We snaked right and left but got to fence one, a small hanging log, and he flew it, I kicked on, reminding him to go forwards and he spotted fence two, a house, and over we flew as I chanted GOOD BOY GOOD BOY WE CAN DO THIS. We turned right towards the worrying point, a step up in the corner of the field under trees and something we haven’t done before. As soon as we started turning he started napping. I kicked and kicked and we were going forwards again but reluctantly so…with an audible zzzzzzooooop as the zip on my left boot popped as my calf muscle was working so hard! Sighing with resignation, and realising that the price of this event had increased yet again I shrugged. “We can do this” I shouted at Ted, and the wonderful fence judges, I don’t know who they were as I couldn’t take my eyes off the fence, replied in unison “YES YOU CAN” which made me laugh and we scrambled up and over the log at the top a couple of strides away. I kicked on along the hedge line towards the next fence and felt my wonder boy start falling completely behind the leg and going into his default bounce and rear mode. I kicked and told him how wonderful he was, that we were not going to prove the doubters wrong and we were off again (on watching the video the reason for this episode became clear…another horse coming towards home!).
We flew four and five and I admit that I was realising how eventing is deffo a fit person’s game – I don’t think I have ever appreciated that before and I am pretty fit! As we came towards 6, a sizeable log that you jump into nothing on a bank into the water Ted was more enthralled with the fence judges than the fence. I may have sworn and kicked and flapped, but we were over and trotting towards the water. I decelerated into walk and walked through the water as I didn’t need us falling down a hole and submerging ourselves like a couple of hippos when we were going so well, but we managed to go between the flags and I kicked on with Ted almost audibly saying “Aha, I know this fence and the next, we have done these before”! We absolutely flew upon landing and motored on towards the bank, Ted not giving the scarily placed portaloo a second glance, and as we approached the grassy incline I told him not to be a ****** and to pay attention, up we went, jumped down the drop, I whoooooped very loudly and kicked on to the carrot table…on looking at the photographic evidence he wasn’t sure the carrots WOULDN’T kill him so gave it some room! My friend Sophie was fence judging the next fence and I could hear her calling me onwards and what a great feeling that was, as the fence was one we hadn’t done, the log on the top of a downslope with some potted flowers in front! He looked, I shouted at him, Sophie shouted at him, he realised he was scuppered and snorted v loudly and went for it…weeeeeeeeeeeeeeee! I looked up and my friends were all stood on the bank cheering for me, I afforded them a cheesy smile on my way through and swung left towards a scary green caterpillar. “Blimey woman, I don’t think so” was what I could feel emanating from Ted, “Oh yes you can boyo, only two more to jump, come on you clever, clever boy” was my reply, and so he did it! The whoops of joy from me and my friends was huge and a smile started developing on my face. I clamped my legs on and guided him around the last napping availability. “One more my darling, one more, do it for me, do it for everyone” I shouted and he did. He did it. I did it. I heard my friends cheering and my eyes started getting wet. It was all I could do not to start bawling properly (and I admit that my eyes are leaking right now writing this), I was more happy and proud of my boy and me than I had ever been, in fact I was prouder of myself than I had ever been on a horse ever. This had been a huge journey and we had done it. I was soooo puffed out, my throat was raspy, my chest reminding me of the fact that I was not 100% but I couldn’t have been happier if I had won the Euromillions, Badminton and woken up with Elle McPherson’s body all on the same day. And yes, I felt smug 🙂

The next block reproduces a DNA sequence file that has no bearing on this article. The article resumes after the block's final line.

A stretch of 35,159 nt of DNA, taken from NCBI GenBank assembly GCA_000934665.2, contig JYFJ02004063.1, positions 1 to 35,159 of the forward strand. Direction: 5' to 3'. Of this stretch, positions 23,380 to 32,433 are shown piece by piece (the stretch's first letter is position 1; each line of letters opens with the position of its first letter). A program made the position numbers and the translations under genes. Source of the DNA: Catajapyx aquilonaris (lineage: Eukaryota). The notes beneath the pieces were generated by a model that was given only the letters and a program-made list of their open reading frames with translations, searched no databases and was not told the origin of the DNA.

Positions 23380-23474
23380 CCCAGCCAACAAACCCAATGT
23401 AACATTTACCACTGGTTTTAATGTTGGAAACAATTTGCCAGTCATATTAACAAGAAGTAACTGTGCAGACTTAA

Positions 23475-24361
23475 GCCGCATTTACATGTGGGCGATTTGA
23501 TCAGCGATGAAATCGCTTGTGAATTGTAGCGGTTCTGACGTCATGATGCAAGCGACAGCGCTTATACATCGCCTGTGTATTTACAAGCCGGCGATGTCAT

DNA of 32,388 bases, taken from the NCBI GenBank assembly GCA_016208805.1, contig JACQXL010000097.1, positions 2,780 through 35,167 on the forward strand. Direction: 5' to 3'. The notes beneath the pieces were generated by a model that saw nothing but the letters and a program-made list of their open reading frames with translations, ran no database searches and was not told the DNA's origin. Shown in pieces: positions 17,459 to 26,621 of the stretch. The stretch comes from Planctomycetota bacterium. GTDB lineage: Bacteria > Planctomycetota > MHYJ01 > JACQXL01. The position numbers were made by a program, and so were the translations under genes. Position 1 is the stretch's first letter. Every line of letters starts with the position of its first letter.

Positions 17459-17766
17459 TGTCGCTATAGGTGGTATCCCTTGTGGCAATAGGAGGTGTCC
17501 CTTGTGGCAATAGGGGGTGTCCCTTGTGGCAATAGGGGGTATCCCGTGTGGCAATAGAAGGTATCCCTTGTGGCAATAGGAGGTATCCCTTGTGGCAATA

I had to work very hard not to cry during the next 20 mins with my wonderful support crew being so lovely about both me and Ted and we waited anxiously for the results. I already knew that my dressage was 39 (or 61%…I think that is how it works), so I had beaten my 50 target, whoop, but I was behind the leader on 33 dressage. Misinformation told us that I could be second (I almost fainted), but finally the end results were up…..
I cannot tell you how wonderful it was to be rewarded for our efforts. We got 8.8 penalties for going too slow (22 seconds too slow), but hey, that’s OK, I still stand by walking through the water…if I hadn’t I still wouldn’t have won, so it’s all cool 🙂
After having a glass of year old, flat, cherry Lambrini (all that was in the fridge at the yard), I snuggled my horse, had a tear, told him he never had to go anywhere and I came home. As I walked in the door Freddie came hollering and whooping towards me. I smiled at him, he is so wonderful like that.
“LIVERPOOL DREW WITH CHELSEA IN THE DYING SECONDS WOOOOHOOOOO.”
My husband had made the most delicious-tasting roast beef ever and I am half way through a bottle of Rioja….the perfect end to a rather delicious day 🙂
Thank you so much to all of you for wanting to hear our story, it has been fun telling it!
Oh I need to add at the end – thank you to Claire for her brilliant photos…that will be Claire, daughter of Jackie…told you they were a useful family to know! The pic of me pinging the log on the hill from beneath is courtesy of Sophie the fence judge supremo!
I promise to follow up with a tongue in cheek observation post, but for now I bid ye all goodnight 🙂 Videos tomorrow!